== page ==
The final addition to my model is a little smile, to do this I used the torus subdivision surface. Using the delete faces and loops tool, I removed the top half of the shape, highlighting from left to right. The feature will only fully apply when you check the green tick, if you don’t do this the shape will revert back. This opened the surface on two ends, using the fill tool I closed up one side, I tried to do both, but the shape wasn’t happy trying to close one of the sides, so to override this I used the symmetry feature across the middle plane and the shape closed on both ends.

Saving my part, the model was ready to bring into SOLIDWORKS. Selecting the 3DEXPERIENCE Platform compass, under my roles I can select 3DEXPERIENCE SOLIDWORKS premium, and then SOLIDWORKS Connected. Once SOLIDWORKS opened I could select the 3DEXPERIENCE tab and search for my xShape file, typing in star. With SOLIDWORKS Connected I can drag and drop files straight into SOLIDWORKS. The star, cheek and smile surfaces all come in as separate bodies. I kept the cheeks and smile parts unmerged to make them easier to apply appearances to.

For the eyes of the star, I modeled one eye as a multi-body part with an eyeball and two eyelids, these were then saved as separate bodies and as a new assembly. Within the assembly of the eye, I added some concentric and coincident mates, to fix the eyelids around the eye, and also added some limit angle mates to stop the eyelids from intersecting each other. This mate was just for positioning and was removed for the motion study. Saving the assembly, I began the final assembly with the star and two eye sub-assemblies.

The eyes were dropped near the star, they weren’t mated into place, this wasn’t necessary for the assembly, especially as the motion study type I created was an animation, not motion analysis. Moving onto the motion study part, before I could animate the eyes, it’s important to remember that the eye subassemblies need to be made flexible, otherwise the eyelids will be fixed, you have to do this to for both eyes. Then I also need to delete the limit angle mate.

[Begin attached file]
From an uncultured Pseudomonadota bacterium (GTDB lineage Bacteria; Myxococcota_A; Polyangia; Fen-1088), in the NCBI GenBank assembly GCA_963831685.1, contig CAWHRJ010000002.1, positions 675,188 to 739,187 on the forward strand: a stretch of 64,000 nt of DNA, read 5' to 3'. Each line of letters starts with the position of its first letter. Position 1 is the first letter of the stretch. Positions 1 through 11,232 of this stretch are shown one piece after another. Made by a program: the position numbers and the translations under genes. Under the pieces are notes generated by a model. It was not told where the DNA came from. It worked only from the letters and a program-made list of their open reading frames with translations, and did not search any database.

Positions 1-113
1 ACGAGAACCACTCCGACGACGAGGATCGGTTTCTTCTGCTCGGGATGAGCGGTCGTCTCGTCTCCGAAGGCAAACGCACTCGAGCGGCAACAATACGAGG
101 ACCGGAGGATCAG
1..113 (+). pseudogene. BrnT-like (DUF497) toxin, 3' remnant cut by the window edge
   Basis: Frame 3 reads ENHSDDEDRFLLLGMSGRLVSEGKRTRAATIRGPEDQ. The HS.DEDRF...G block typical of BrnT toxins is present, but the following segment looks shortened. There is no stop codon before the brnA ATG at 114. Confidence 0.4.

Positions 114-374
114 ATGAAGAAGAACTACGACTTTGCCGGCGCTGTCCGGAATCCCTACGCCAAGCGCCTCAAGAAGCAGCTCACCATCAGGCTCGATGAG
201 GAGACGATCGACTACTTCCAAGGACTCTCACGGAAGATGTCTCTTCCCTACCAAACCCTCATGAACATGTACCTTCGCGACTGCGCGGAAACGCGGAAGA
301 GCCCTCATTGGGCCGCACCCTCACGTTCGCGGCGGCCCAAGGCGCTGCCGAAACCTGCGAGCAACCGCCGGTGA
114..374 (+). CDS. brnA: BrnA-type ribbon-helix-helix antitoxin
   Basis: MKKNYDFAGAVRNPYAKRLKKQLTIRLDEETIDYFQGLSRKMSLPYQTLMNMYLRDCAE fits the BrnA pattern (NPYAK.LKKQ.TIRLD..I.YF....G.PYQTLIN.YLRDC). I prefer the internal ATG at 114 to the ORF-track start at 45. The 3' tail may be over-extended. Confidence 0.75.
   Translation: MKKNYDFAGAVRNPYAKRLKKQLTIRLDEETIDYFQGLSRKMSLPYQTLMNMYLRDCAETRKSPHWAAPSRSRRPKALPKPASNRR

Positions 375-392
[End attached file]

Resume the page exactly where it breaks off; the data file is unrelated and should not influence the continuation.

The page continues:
I used 4 rotary motors for the eyelids, using the temporary axis of the eye parts and eyelids as the axis for rotation. I changed the motion type to oscillating, to create an open and close effect for the eyes. For some reason the motor direction arrow wasn’t appearing for the study, but I could test run the motor to see the direction. For the degree I input 70 degrees, and changed the frequency to 0.25, this allowed the eyelids to open and close every 4 seconds. You can use the graph box to see how the motor will run. A second motor was added to each of the bottom two eyelids, these had the same motor settings, but the motor direction had to go the other way. I could then calculate the full animation.

Saving the assembly for now.  Look for part 2 of this Baby Sensory Animation Tutorial to see how we can animate this further in SOLIDWORKS Visualize.

Jade Wilson
I am a 3D Designer and SOLIDWORKS Blog Contributor from the UK. I am a self taught SOLIDWORKS user, and have been using it to inform and create my designs since 2012. I specialize in the design of Ceramics, Home Accessories and Wooden Toy Design.